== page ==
Law enforcement and community policing
The increase in justice-involved women can be linked to changes in law enforcement practices targeting minority neighborhoods (National Resource Center on Justice Involved Women, 2016). The criminal justice process starts at the point of contact with a law enforcement officer and once released on parole or on community supervision, women have daily contact with law enforcement. However, limited research has focused on the larger population of women who have not been incarcerated and are not on probation or parole but had previous justice-involvement (Cobbina et al., 2014; Covington, 2007). These justice-involved women have daily contact with law enforcement officers because these individuals patrol the communities in which they work, live, and play (Covington, 2007). Law enforcement has a mission to protect and safeguard the lives and property of the people they serve (Covington, 2007; Morash et al., 2014). Some law enforcement departments have set up diversion programs, designed to refer justice-involved women whose behavior may indicate trauma, substance abuse, or mental health to treatment (Worden & McLean, 2018). Law Enforcement Assisted Diversion is an approach used by law enforcement to redirect low-level offenders engaged in drug or prostitution activity to community-based services, instead of jail and prosecution (Worden & McLean, 2018). In 2013, over 2700 communities had implemented crisis and non-crisis intervention teams, which involve specially trained officers and mental health professional responding to crises together or law enforcement assessments and direct referrals to community treatment and services. These approaches often help make treatment more accessible and avert the short and long-term disruption to women’s lives from short stays in jail and the collateral consequences of a conviction. However, the approach lacks the ability to connect women to other vital services that improve their health and well-being, such as housing, health care, and employment.
Jails are confinement facilities operated under the authority of a sheriff, police chief, city or county administrator that primarily hold incarcerated person including women who are charged with committing a criminal offense or awaiting the resolution of their cases for short-term periods (Covington, 2001; Petersilia, 2001; Smith & Visher, 1981). In 2016, jails housed over 113,000 women awaiting trial, sentencing, or transfer to prison; parole or probation violators, and those sentenced to less than one year (Kajstura & Marigeon, 2015; Zeng, 2019). Due to the short-term stays of women in jails, limited research has focused on the post-release and the impact on the health and well-being (Covington, 2001; Petersilia, 2001; Smith & Visher, 1981). As a result, jails experience a high turnover and affect a far greater swath of the population (Kajstura, 2019). About one-fifth of justice-involved women often cycle in and out of jails, not because they commit a new crime, but rather they break rules of their parole and probation such as failing a drug test or missing a scheduled appointment (Kajstura, 2019). The high turnover and shorter stays make screening and health care challenging for the unique needs (i.e. reproductive care, sexually transmitted diseases, family planning, and sexual and drug abuse) of this population (Kajstura, 2019). Reversing the cycling in and out of jails can be difficult addressing the unmet unique needs of this population (Kajstura & Marigeon, 2015).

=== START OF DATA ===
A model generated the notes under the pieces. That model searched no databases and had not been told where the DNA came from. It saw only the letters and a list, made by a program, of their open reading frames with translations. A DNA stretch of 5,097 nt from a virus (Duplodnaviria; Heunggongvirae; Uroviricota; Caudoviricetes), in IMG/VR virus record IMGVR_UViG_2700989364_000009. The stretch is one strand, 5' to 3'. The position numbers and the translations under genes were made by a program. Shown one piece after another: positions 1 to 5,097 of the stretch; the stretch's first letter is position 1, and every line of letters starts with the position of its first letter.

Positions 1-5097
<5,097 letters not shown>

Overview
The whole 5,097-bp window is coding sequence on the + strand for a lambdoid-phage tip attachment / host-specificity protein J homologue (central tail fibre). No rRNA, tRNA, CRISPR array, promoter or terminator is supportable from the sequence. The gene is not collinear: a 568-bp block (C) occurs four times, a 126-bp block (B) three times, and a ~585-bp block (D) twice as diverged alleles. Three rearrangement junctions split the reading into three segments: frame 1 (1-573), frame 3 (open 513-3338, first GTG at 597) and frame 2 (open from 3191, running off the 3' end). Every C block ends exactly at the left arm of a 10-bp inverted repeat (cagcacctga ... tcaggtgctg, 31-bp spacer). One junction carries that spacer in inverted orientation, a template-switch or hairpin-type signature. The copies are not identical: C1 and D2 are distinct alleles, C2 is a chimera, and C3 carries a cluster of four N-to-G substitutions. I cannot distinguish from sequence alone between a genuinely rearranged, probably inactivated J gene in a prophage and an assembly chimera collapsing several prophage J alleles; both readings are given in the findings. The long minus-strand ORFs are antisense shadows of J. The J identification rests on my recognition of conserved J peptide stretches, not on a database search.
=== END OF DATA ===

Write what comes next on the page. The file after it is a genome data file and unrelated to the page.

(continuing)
Prisons are facilities in which women are confined and denied the authority of the state for many years (Petersilia, 2001). In 2016, women made up 7% of the total national prison population. From 2015 to 2016, the number of women sentenced to more than 1 year in state or federal prison increased by 700; the rise in the number of women in prison can be traced to changes in the state and national drug policies (Carson, 2018). Changes in law enforcement practices and post-conviction barriers to reentry uniquely affect women (Lam & Harcourt, 2003; Petersilia, 2001; Smith & Visher, 1981). Women prisoners are vulnerable and it is, therefore, necessary to pay particular attention to preventing, monitoring, and treating women-specific health problems, while in prison and upon release (Ramirez, 2016; Willging, Nicdao, Trott, & Kellett, 2015) of the one-quarter of women released from prison fail within 6 months (i.e., have an arrest for a new crime), one-third fail within a year and two-thirds fail five years after release (Willging et al., 2015). Not all prison provide eligible women with trauma treatment, pregnancy programs, and other needed health care services. Prisons often fail to meet the basic and complex needs of women by limiting and charging women for basic needs such as menstrual and feminine products, soap, toothpaste, toothbrushes, and shampoo (Huebner et al., 2010; Smith & Visher, 1981). The inability of the prison to meet the women’s basic and health care needs has negative implications on the health and well-being of the 21% of women released from prison in 2016 (Alper et al., 2018). Prisons lack coordination with community health providers needed to continue care for women upon their release. Recent literature on the impact of imprisonment has attempted to estimate the impact of imprisonment on post-release experiences and circumstances (Bell et al., 2011; Clark, Dolan, & Farabee, 2017; Dias & da Silva Junior, 2016; Glaze, 2009; Morash et al., 2014; O’Brien, 2007; Shinkfield & Graffam, 2009) but is limited in the prison’s role to coordinate with community organizations to ensure smooth transitions and successful reintegration for women.